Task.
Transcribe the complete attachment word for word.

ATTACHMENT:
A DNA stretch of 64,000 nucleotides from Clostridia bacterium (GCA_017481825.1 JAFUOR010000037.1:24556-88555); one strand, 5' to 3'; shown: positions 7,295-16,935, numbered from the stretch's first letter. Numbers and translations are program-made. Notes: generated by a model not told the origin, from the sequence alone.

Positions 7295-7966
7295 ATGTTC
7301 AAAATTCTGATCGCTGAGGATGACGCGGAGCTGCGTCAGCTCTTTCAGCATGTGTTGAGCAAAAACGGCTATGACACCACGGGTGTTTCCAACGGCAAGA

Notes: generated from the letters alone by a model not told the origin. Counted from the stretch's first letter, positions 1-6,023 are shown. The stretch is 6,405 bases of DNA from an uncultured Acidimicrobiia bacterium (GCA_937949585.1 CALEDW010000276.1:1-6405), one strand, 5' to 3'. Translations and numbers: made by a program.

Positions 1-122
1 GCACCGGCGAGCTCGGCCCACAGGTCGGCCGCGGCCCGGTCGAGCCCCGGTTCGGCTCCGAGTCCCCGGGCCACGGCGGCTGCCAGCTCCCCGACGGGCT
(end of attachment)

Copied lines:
A DNA stretch of 64,000 nucleotides from Clostridia bacterium (GCA_017481825.1 JAFUOR010000037.1:24556-88555); one strand, 5' to 3'; shown: positions 7,295-16,935, numbered from the stretch's first letter. Numbers and translations are program-made. Notes: generated by a model not told the origin, from the sequence alone.

Positions 7295-7966
7295 ATGTTC
7301 AAAATTCTGATCGCTGAGGATGACGCGGAGCTGCGTCAGCTCTTTCAGCATGTGTTGAGCAAAAACGGCTATGACACCACGGGTGTTTCCAACGGCAAGA

Notes: generated from the letters alone by a model not told the origin. Counted from the stretch's first letter, positions 1-6,023 are shown. The stretch is 6,405 bases of DNA from an uncultured Acidimicrobiia bacterium (GCA_937949585.1 CALEDW010000276.1:1-6405), one strand, 5' to 3'. Translations and numbers: made by a program.

Positions 1-122
1 GCACCGGCGAGCTCGGCCCACAGGTCGGCCGCGGCCCGGTCGAGCCCCGGTTCGGCTCCGAGTCCCCGGGCCACGGCGGCTGCCAGCTCCCCGACGGGCT